Local baker picks pies as the focus of her small business.
“Oh my god! It’s beautiful,” a customer exclaims as she picks up her homemade banana cream pie from the home of Heather Keogh, owner of Heather’s Pies. “I can’t wait to show my family. We’re calling today ‘Pie Friday,’” she says. This banana cream pie was just one of many to be leaving Keogh’s door that week in anticipation of a holiday weekend. Whether blueberry, strawberry rhubarb, French silk or butterscotch, Keogh’s made a name for herself as a go-to baker for buttery, crumbly, melt-in-your-mouth pies. And also, for her 27-layer crepe cake, coconut-pineapple cloud cake and pineapple upside-down cakes, too.
“I’ve always loved baking,” says Keogh. She has been making desserts under the Heather’s Pies moniker for nearly three years now. But she’s been perfecting her recipes for decades. “Both of my grandmas were serious bakers. And I got the gene,” she says. Keogh’s first baking job was in the ‘80s, when she applied for a position on the original bake team at Nicollet Island Inn in Minneapolis. “I read an ad for the job. They took a chance on a green-behind-the-ears girl,” she says. It was during her tenure there when she learned the recipe for what she deems the perfect pie crust, shared via her colleague David, a former dentist who defected from Russia before landing on the same baking team as Keogh at the Nicollet Island Inn.
Eventually Keogh stepped back to raise a family, but never really left the dessert world. She continued to bake at home and launched her own catering and cupcake company. But after the physical and time demands of the company sunk in, she made a decision to focus her attention on perfecting one thing: pie. “I’m in competition with myself,” she says. “I’m teaching myself how to make the best, the most memorable pie.”
Keogh is constantly reading baking cookbooks, discovering new recipes and tools. “My French silk just went up a notch,” she says. “I put dark chocolate ganache in the base of the pie crust, the French silk over that, chill it and add organic homemade whipped cream on top.” And after her wrists began to feel the wear and tear of rolling out dough, she invested in an Italian pie roller so she only needs to roll out the dough twice. Keogh also recently acquired a machine that makes pocket pies and is currently trying to track down an apple ribbon peeler to make rosettes for her apple pies. She’s worked on vegan, dairy-free and gluten-free recipes, and uses organic butters, creams, fruits and vegetables. “I don’t put chemicals in my body,” she says. “Why should I put them in someone else’s?”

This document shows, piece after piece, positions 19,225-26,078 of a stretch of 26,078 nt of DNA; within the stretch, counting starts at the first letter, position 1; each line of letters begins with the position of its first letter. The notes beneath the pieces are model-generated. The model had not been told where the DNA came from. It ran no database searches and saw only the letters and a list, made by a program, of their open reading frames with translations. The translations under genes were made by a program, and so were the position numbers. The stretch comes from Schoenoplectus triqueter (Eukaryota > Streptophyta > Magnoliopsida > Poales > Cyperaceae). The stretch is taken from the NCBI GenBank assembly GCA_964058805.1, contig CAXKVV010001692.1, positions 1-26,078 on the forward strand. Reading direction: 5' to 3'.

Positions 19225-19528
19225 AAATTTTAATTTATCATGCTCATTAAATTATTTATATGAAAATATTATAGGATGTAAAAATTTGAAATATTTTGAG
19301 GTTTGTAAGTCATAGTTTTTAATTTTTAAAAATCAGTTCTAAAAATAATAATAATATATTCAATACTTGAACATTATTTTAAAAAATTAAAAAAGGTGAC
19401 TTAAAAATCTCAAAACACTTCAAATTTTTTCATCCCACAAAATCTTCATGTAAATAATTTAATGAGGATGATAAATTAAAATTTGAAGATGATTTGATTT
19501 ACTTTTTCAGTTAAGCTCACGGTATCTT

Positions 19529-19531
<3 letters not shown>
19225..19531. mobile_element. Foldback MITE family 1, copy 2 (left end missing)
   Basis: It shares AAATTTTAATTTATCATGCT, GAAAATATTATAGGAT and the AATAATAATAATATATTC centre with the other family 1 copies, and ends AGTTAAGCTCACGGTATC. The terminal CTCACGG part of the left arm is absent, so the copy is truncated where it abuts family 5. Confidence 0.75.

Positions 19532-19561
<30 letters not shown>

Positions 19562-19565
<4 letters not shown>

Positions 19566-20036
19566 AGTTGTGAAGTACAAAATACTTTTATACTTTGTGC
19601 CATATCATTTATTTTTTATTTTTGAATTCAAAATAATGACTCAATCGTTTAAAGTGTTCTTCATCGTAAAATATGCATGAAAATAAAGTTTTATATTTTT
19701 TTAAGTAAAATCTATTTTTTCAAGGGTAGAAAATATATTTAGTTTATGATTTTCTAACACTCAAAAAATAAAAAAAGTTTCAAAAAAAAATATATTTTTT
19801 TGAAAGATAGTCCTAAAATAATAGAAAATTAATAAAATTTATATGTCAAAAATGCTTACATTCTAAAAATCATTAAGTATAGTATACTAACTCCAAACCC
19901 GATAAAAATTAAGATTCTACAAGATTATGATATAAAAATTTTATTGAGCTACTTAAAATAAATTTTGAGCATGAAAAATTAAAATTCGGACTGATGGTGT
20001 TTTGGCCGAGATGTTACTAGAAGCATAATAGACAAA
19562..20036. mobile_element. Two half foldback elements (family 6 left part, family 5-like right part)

Aside from her intricately detailed custom pies, Keogh delivers Pie Grams for an additional delivery fee. “Every pie I deliver has a story,” she says. Keogh has traveled around the metro area and as far as St. Cloud and Hastings just to deliver a home baked pie with a message from a loved one.
And after noticing a resurgence of customers interested in learning how to bake, Keogh started teaching pie making classes at the nine-foot farm table in her home kitchen. On Sunday afternoons she teaches groups of two to six participants how to make a lovely pie crust and filling, and shares her favorite tips and tricks. “They learn that they don’t have to freeze the flour, or the bowl. But their ingredients do need to be chilled and they do need ice water for the dough,” she says. She serves them a savory tart with a farmhouse salad, and guests share a story about themselves. Keogh has enjoyed watching the connections made and the friendships that grow out of her Sunday classes. Everyone gets a take and bake pie with fruit filling and receives a French rolling pin to use at home.
Keogh is currently testing out her pocket pie machine for the perfect recipe and hopes to offer them to customers as soon as she refines her technique.
Today, Keogh juggles multiple tasks with ease. She brainstorms about new tools to use, talks through the batch of pies she’s baking off for a first stint at the Isles Farmer’s Market in Minneapolis and shares stories about her family and their favorite pies. She does all of this while answering the doorbell when customers arrive to pick up orders, and simultaneously keeps an eye on a peach pie that needs to cool in time for someone who is driving from Northfield to retrieve it. “Actually, peach pie was the first pie I won an award for,” she says. “Isn’t this funny. We were living in Northfield at the time. They had a Fourth of July pie competition and my husband and I took our two little babies there in an English pram.” Years later, she finds the same joy in making the same peach pie. And that, she sees as a gift.
- Fondant Cutters
- French Rolling Pin
Look for one at Williams Sonoma or Sur La Table, or even estate sales in Edina
- Architect Ruler
Look for one at Blick Art Materials in Edina.
- Slow down to speed up. “I tell people not to be in a hurry. Take your time when rolling out the dough. Take time to re-chill your pie for 30 minutes (before you bake it) and bake for five minutes longer than you think you need to. A warm oven and a warm pie are not friends,” she says.
- Glass is the best. Keogh builds her best crust with a butter-based dough and a glass pie pan. They stop it from getting too soggy.
- No-stick dough. Keogh always rolls out her dough on parchment paper to prevent it from sticking and breaking apart and it keeps everything sanitary